This Saturday, I rode with my parents, an aunt and uncle, and two cousins down to the Philadelphia area. There, we all attended my cousin Melissa’s wedding to Brian. It was a pleasant day and an enjoyable weekend.
My parents and I left their house around 8:05 that morning. Our first stop was to pick up Uncle Roger, Aunt Marlene, Rhonda, and Elizabeth. Elizabeth is Rhonda’s daughter, who was not actually going to the wedding. We were just taking her to meet the family she would be spending the night with while her mother was away. After that, we swung by Sandrra’s house to pick her up, thereby completing our little entourage. After that, the meat of our four hour trip began.
The trip itself went quite well, the worst part being the horrendous traffic on Route 309 when we hit Quakerstown. Of course, there was also the minor issue where we missed our turn onto the Pennsylvania Turnpike from I-80, but we recovered from that quickly. Fortunately, no cop was around to notice our illegal U-Turn just a couple hundred yards from the exit.
I have to admit that I was a bit concerned about spending that much time with family in the van. I was particularly worried that the discussions would focus on religion and politics, two subjects in which I hold radically different views from 99% of the rest of my family, which means I either have to remain silent or risk starting a confrontation. This is certainly something I would’ve wanted to avoid, as it would’ve certainly affected everyone’s disposition at Melissa’s wedding. And I adore Melissa.
Fortunately, my concerns proved unfounded. I failed to consider that the lively religious and political discussions are mainly initiated and continued by the men in my family (particularly the husbands of a couple cousins). My aunt and two cousins (Uncle Roger was mostly silent or talked with my father) were much more interested in discussing the studies, extracurricular activities, and general well-being of their children and other family members. Of course, this also made me painfully aware of just how out-of-touch I have become with most of my family. After this weekend, I’m not so sure that’s a good thing. It’s something I will have to ponder later.
Sandra did inquire about my work, and quickly rediscovered why most of the family doesn’t inquire. As a software engineer, my job is quite technical and discussion of it in any detail tends to quickly go over most people’s heads. But it was certainly nice of her to ask.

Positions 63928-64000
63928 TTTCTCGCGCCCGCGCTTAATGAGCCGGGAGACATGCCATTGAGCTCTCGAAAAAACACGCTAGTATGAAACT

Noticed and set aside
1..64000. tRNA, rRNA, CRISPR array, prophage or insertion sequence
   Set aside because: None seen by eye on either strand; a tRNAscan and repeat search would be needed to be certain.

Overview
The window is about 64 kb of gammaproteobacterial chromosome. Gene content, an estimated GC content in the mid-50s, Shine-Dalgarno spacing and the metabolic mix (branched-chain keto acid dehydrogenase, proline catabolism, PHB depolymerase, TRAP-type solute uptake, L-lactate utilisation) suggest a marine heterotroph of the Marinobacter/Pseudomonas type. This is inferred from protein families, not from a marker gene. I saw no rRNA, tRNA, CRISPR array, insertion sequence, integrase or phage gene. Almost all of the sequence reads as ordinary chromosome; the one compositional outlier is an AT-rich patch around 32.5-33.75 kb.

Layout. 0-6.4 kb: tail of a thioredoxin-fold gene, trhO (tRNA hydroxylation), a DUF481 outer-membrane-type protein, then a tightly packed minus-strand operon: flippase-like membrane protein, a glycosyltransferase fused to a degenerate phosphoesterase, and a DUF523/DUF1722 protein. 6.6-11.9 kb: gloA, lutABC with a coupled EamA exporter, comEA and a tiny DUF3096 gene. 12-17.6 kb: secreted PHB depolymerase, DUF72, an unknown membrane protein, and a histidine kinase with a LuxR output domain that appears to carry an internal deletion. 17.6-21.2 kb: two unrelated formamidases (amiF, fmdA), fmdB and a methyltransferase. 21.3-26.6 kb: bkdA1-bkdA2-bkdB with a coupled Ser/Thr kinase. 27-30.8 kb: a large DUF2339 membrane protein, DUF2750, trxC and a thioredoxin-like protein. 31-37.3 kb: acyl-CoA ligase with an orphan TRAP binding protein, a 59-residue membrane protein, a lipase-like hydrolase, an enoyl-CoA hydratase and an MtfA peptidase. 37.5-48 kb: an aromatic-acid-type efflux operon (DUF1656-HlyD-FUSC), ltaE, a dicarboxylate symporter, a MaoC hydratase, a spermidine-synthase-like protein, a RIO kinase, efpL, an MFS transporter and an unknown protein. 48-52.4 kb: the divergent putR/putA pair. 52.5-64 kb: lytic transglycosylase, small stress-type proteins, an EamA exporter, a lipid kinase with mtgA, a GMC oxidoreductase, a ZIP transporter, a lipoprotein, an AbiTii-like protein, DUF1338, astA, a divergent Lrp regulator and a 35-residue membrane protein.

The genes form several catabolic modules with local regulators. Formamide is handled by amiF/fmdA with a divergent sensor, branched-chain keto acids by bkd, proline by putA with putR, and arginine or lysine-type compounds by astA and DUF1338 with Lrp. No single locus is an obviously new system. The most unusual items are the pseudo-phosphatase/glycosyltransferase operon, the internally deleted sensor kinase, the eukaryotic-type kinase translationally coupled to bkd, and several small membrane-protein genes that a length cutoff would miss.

At any rate, the trip down passed without any major mishaps or strife, and we made it to the church about seventy minutes before the wedding would start. As we hadn’t eaten, we decided to go look for someplace to eat. After wandering around lost for about five minutes, we found a helpful police officer who was able to give us directions to a plaza that had a McDonald’s, a Subway, and a few other options. We decided to go with McDonald’s.
After eating, I decided to change into my clothes for the wedding. I had worn my dress pants on the drive down, but chose to wear a nice tee shirt with it, figuring it would prevent the chance of me getting something on it (like ketchup or barbecue sauce) when eating lunch. So I put on my undershirt and the blue dress shirt I had chosen for the wedding (I’ll have to see if anyone has a picture of me in the outfit and get a copy) and exchanged my sneakers for dress shoes. Sandra told me I looked nice, which made me smile. Then we made our way back to the church.
The wedding itself was simple, yet beautiful. There were certain elements in the wedding ceremony that I have only seen in one other weddings — James’s. I found myself wondering if they were specific to Methodist Weddings, as James is also a methodist. (Though I should note that he and Michelle got married in a Wesleyan church.) And Melissa looked fantastic in her wedding gown.
After the wedding was over, we had some time to kill before the reception, so a large number of us (including a few more aunts, uncles, and cousins who came by themselves) decided to go to Dairy Queen. This is the point where I also got to see my cousin, Robin. I haven’t seen her in over a decade, so it was a pleasant surprise. We both commented that we hope we see each other sooner next time.
After finishing our ice cream and chatting for a while, we decided to go to the fire hall where the reception was to be held (after running back to the church to pick up those who wanted to stick around and take photographs, of course). The reception itself consisted of a dinner served family style. The chicken was absolutely delicious. The DJ they got for entertainment played some great music (though we left before the dancing got started, so we didn’t hear much of it). At about 7:30, everyone in our group decided it was getting time to head home, so we all piled into the van for the four hour or so trip back to northern PA.
Overall, it was a fantastic day.